The Ohio House has proposed ending the Ohio Motion Picture Tax Credit
as a means to help fund a reduction in state income taxes.

The Greater Cleveland Film Commission is reaching out to our state officials to strongly urge them to reconsider eliminating the tax credit and we ask our supporters to do the same. We believe to eliminate the tax credit is a GRAVE ERROR that will do great damage to our economy and to so many Ohio taxpayers who either work in media production, run a business that works with the media production industry or dream of someday working in this industry right in their own backyard.

THE SUCCESS OF THE OHIO MOTION PICTURE TAX CREDIT IS REAL AND DEMONSTRABLE.  The Motion Picture Association of America (MPAA) recently reported that nearly 35,500 people are directly and indirectly (hotels, caterers, carpenters, dry cleaners, etc.) employed by the motion picture and television industries in Ohio, with total wages earned exceeding $1.2 billion. We ask our state leaders to keep the incentive in place so we can continue to grow this industry and make Ohio a global production destination so that we can bring even more jobs and economic impact to our great state.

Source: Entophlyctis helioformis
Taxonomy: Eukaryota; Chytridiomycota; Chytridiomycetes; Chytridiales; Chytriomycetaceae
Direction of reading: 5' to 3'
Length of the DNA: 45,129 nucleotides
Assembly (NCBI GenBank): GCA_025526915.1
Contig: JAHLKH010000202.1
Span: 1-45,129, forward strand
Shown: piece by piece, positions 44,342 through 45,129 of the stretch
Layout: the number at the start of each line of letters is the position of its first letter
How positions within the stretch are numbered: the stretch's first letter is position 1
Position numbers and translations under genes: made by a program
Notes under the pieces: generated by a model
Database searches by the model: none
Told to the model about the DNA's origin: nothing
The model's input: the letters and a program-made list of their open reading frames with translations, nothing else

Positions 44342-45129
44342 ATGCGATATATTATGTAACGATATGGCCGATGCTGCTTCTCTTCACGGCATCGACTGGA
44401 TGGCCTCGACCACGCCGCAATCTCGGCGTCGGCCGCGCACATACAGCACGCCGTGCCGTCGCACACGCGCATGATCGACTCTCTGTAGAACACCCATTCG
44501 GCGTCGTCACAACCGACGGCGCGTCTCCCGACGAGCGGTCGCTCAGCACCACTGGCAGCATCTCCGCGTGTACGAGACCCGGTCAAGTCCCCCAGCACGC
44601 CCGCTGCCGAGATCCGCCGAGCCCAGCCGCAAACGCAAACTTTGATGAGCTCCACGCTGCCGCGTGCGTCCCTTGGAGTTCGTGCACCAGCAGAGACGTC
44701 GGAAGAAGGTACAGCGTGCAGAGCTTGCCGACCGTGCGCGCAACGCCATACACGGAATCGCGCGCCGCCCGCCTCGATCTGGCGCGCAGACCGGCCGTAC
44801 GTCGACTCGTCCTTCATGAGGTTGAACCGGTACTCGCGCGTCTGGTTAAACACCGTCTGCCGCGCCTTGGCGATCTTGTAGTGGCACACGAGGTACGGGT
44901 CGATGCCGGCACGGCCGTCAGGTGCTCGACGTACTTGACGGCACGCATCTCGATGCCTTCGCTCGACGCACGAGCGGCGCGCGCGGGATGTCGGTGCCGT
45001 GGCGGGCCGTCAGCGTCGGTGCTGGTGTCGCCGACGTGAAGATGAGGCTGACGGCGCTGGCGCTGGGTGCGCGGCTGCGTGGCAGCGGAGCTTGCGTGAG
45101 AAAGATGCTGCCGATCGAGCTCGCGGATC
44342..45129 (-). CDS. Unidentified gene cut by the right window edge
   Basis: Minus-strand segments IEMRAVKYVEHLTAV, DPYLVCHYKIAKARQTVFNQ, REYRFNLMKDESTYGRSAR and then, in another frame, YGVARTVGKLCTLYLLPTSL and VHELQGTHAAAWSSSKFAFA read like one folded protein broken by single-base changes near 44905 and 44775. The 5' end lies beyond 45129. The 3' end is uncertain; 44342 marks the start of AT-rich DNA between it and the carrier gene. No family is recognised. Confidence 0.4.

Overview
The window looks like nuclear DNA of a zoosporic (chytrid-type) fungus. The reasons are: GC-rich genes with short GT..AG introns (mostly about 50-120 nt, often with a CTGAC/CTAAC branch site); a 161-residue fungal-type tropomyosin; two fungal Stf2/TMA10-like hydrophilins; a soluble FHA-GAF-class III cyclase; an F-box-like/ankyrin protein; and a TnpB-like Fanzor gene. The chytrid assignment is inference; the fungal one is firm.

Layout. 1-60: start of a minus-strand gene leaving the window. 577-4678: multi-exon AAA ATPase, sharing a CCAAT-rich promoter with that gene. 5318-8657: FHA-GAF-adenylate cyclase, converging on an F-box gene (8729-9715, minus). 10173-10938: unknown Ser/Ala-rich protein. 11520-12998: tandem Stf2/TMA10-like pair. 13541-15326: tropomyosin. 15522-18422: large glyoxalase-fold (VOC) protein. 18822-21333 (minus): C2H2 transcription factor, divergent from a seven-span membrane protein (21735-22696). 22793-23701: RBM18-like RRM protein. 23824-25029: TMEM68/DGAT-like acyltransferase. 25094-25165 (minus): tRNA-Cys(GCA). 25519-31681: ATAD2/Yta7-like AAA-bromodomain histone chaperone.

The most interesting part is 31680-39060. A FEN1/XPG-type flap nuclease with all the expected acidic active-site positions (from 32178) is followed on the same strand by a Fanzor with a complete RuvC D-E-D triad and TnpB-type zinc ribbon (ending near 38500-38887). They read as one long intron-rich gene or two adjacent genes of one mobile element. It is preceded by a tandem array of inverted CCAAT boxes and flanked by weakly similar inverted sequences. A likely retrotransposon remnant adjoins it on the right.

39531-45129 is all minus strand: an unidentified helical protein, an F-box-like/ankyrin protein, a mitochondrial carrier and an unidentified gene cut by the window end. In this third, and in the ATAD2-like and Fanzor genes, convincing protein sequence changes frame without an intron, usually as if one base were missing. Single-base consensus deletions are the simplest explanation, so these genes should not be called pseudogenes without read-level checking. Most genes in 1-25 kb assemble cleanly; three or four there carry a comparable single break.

Are you an actor, crew member or vendor?
Tell your lawmakers how YOU will be affected if the film industry leaves Ohio.
  • Copy and paste the letter below into your email, personalizing the greeting for each recipient:
  • Copy and paste the letter below onto your company or personal letterhead and mail to the appropriate recipient.
  • Call the Governor, Speaker of the Ohio House and President of the Ohio Senate to express your support using the letter below as a guide for your conversation.
    • Governor DeWine – 614-644-4357
    • Speaker Householder – 614-466-2500
    • Senator Obhof – 614-466-7505
  • Share these social media posts to Facebook and Twitter, and use #SaveOhioFilmJobs

For questions, please contact GCFC President & CEO Ivan Schwarz at 216-623-3910 or [email protected]


We strongly encourage that you personalize your emails, letters, and phone calls.
Use this letter as a template. 

Dear Speaker Householder:

I write to you today with a profound sense of urgency as a supporter of the Greater Cleveland Film Commission and Ohio’s growing media production industry. It has come to my attention that your office has proposed ending the Ohio Motion Picture Tax Credit and consequently pulling the plug on a successful industry poised for even greater growth.

The success of the Ohio Motion Picture Tax Credit is real and demonstrable. The Motion Picture Association of America (MPAA) recently reported that nearly 35,500 people are directly and indirectly (hotels, caterers, carpenters, dry cleaners, etc.) employed by the motion picture and television industries in Ohio, with total wages earned exceeding $1.2 billion. 

This is a successful program that is putting Ohioans to work and putting hundreds of millions of dollars into their pockets right now. These aren’t just people working on movies and television shows, but also small business owners who have found a niche supporting this industry or whose businesses have found more paying customers from the growth of the industry in Ohio. Making media content is the manufacturing of the modern age, and it creates economic impact wherever it is fostered.